Stanislas Wawrinka had no business winning the Australian Open. None whatsoever. Not for a guy who had no experience in a major final. Not for a guy who had been whitewashed, wrecked and broken over and over by Rafael Nadal in their 12 previous matches. Not for a guy whose motto is to fail the best he can.
Coming into the final, there was nothing outside an unlikely visit from the ghost of Rod Laver wearing Swiss colors to suggest Wawrinka could pull off an upset over the top player in the world, the one who was a sizable 1/6 favorite. Wawrinka was just too big a longshot, too small an opponent -- except for this one small oversight:
Perhaps he was never the underdog in the first place.
More than 3,000 years earlier, in the Valley of Elah somewhere in southwest Jerusalem, a young man named David had a death wish. He had the impossible task of fighting a lumbering 9-foot giant they called Goliath. "Come to me, and I will give your flesh to the fowls of the heaven and to the beasts of the field," Goliath is said to have shouted out at David, bating him to do battle.
An experienced warrior versus a shepherd boy. Smart money said go with the warrior -- no matter what the odds. Goliath, after all, had made a nice living in the departments of hurling threats and instigating terror.
But as Malcolm Gladwell wrote in "David and Goliath: Underdogs, Misfits and the Art of Battling Giants," things weren't exactly what they seemed after taking an extensive look into the nuances of their famous encounter.
Goliath, though he had a long fighting pedigree and an intimidating size advantage, approached the battle against his seemingly more delicate opponent with tunnel vision of sorts. He wanted to square off in hand-to-hand combat with swords, spears and javelins, while David, who knew the big man could neither move nor, as the story goes, see very well, came armed with nothing but a stone, a sling -- and a plan. It turns out, that was far more devastating weaponry than anything Goliath could offer.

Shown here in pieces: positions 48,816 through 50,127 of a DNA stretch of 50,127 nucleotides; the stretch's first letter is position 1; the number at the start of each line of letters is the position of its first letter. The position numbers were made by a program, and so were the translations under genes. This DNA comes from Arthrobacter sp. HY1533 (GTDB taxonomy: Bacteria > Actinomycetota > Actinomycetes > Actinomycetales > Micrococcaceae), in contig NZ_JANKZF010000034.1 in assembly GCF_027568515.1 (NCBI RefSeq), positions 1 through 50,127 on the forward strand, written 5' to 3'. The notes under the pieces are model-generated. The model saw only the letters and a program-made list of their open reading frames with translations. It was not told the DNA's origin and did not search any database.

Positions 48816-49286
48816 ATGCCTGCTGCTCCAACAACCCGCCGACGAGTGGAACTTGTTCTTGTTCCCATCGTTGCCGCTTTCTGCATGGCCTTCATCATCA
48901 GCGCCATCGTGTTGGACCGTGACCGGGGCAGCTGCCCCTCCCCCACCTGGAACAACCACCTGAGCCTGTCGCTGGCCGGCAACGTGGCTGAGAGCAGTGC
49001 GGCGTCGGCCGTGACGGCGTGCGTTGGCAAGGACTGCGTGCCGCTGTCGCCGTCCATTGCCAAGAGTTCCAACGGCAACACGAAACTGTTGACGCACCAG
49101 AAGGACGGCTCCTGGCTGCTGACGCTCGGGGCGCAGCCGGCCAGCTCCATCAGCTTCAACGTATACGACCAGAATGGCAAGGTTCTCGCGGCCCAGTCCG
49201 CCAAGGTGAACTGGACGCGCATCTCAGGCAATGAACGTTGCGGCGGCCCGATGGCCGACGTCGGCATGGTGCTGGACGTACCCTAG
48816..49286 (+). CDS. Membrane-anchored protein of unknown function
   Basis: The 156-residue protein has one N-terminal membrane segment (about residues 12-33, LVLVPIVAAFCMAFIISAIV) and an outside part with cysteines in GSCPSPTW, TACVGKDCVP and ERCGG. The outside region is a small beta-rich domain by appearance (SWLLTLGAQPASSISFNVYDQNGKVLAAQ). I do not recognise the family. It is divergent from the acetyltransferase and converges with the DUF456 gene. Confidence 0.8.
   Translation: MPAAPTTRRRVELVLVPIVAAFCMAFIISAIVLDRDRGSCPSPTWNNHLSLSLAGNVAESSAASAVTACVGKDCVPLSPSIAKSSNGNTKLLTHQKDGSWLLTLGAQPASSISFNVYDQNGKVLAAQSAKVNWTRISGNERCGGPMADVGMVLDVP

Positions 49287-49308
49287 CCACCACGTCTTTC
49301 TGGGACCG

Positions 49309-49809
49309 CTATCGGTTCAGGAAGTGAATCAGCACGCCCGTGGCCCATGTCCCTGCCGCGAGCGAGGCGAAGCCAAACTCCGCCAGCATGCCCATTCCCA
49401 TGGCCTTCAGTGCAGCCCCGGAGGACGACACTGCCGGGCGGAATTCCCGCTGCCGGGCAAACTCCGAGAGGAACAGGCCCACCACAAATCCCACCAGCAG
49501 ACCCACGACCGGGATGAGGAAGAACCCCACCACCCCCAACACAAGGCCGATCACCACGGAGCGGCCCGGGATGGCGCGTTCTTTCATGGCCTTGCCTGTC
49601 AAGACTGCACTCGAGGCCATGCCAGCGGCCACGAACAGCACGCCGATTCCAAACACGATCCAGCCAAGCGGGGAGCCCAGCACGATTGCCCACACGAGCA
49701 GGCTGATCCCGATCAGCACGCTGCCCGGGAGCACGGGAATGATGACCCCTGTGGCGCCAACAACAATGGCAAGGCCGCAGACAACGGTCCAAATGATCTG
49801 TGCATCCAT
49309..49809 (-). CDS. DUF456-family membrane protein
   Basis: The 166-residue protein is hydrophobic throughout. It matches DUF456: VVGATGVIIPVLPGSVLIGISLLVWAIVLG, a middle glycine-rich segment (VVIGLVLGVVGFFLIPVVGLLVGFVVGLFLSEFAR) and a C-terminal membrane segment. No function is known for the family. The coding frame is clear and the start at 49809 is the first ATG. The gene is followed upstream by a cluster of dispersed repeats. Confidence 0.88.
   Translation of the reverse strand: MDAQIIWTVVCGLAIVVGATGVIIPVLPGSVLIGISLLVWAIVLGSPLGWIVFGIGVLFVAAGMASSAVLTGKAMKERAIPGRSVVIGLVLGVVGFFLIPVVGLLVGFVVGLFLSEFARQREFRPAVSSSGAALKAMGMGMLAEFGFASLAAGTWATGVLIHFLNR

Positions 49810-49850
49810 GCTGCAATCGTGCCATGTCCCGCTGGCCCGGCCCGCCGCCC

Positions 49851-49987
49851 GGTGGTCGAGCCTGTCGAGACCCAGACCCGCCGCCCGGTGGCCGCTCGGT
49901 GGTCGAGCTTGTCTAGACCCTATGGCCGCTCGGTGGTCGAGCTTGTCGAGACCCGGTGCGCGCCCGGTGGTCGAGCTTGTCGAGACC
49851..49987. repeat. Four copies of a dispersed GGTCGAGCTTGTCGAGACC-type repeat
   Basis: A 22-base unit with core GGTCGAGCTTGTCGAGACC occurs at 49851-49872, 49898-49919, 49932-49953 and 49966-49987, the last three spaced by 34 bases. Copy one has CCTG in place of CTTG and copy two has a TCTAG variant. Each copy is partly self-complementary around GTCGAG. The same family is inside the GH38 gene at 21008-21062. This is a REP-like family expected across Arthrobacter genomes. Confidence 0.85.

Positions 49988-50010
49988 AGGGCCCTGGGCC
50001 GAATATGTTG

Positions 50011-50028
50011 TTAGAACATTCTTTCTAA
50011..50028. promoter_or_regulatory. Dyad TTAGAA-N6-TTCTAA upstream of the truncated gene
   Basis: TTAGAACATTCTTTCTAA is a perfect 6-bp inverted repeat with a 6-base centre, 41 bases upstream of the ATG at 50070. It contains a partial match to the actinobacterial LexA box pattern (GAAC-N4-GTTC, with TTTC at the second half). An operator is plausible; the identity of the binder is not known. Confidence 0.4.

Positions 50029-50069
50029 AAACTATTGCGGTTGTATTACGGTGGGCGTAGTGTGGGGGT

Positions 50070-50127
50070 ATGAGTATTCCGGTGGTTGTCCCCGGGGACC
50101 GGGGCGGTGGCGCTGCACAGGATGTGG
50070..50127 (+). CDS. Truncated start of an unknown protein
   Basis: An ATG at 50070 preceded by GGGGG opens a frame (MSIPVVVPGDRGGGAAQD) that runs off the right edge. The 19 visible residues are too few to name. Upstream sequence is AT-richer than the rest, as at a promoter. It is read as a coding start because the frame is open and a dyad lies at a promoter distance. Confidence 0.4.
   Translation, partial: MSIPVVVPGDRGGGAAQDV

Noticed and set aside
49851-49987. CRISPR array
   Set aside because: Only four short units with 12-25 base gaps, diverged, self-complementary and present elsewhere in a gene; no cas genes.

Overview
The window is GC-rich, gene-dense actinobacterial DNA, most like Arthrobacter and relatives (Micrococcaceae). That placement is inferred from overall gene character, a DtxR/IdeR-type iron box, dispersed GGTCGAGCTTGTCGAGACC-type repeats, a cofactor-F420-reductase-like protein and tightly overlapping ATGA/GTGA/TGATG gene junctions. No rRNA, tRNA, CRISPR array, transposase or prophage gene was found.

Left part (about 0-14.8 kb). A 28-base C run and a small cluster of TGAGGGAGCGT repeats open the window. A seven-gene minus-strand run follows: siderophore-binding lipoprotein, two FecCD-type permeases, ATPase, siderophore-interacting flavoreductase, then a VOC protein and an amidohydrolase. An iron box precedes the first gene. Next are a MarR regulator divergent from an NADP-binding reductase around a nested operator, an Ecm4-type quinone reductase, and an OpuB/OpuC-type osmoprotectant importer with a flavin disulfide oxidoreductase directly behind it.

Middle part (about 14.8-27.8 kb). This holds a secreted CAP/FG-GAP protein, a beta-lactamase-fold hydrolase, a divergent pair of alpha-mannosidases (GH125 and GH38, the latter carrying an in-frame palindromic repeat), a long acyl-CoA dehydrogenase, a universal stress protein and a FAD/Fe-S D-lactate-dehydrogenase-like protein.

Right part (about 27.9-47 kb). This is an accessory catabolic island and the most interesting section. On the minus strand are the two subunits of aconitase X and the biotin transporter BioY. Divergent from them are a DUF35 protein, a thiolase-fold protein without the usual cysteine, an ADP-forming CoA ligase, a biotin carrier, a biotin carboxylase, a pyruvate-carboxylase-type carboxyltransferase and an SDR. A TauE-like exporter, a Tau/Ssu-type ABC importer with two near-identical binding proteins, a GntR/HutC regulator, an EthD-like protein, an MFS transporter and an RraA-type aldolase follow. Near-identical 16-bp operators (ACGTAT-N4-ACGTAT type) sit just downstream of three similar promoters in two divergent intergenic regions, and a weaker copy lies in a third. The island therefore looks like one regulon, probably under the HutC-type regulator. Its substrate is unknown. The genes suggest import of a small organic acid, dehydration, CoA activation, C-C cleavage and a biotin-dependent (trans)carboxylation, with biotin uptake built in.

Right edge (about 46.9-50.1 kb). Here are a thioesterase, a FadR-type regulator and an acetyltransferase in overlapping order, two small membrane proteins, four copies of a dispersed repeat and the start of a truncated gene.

By now, we all know how it turned out. As Gladwell wrote, the ballistics on the stone David sank into the hole of Goliath's armor, the one that killed the giant instantly, would have been akin to a .45 caliber pistol.
Despite everything we thought, Goliath was a sitting duck all along -- it just wasn't obvious to anyone but David.
In his book, Gladwell defines underdog as improbable victories by a weak party over someone much stronger. If you aren't familiar with his workings, you probably thought he had Stan Wawrinka in mind when he wrote it, and who can blame you? Look at the history the eventual Aussie champ was up against:
• In 35 previous Slam appearances, he never had a sniff at a final.
• No eighth seed had won Oz since 1980.
• No player had beaten the top two seeds en route to a Slam title since Sergi Bruguera in 1993.
• No player had ever vanquished Nadal and Novak Djokovic in the same Slam.
• Wawrinka was 0-26 against the world's top two heading into the Aussie
But Wawrinka acted like anything but an underdog throughout the entire tourney.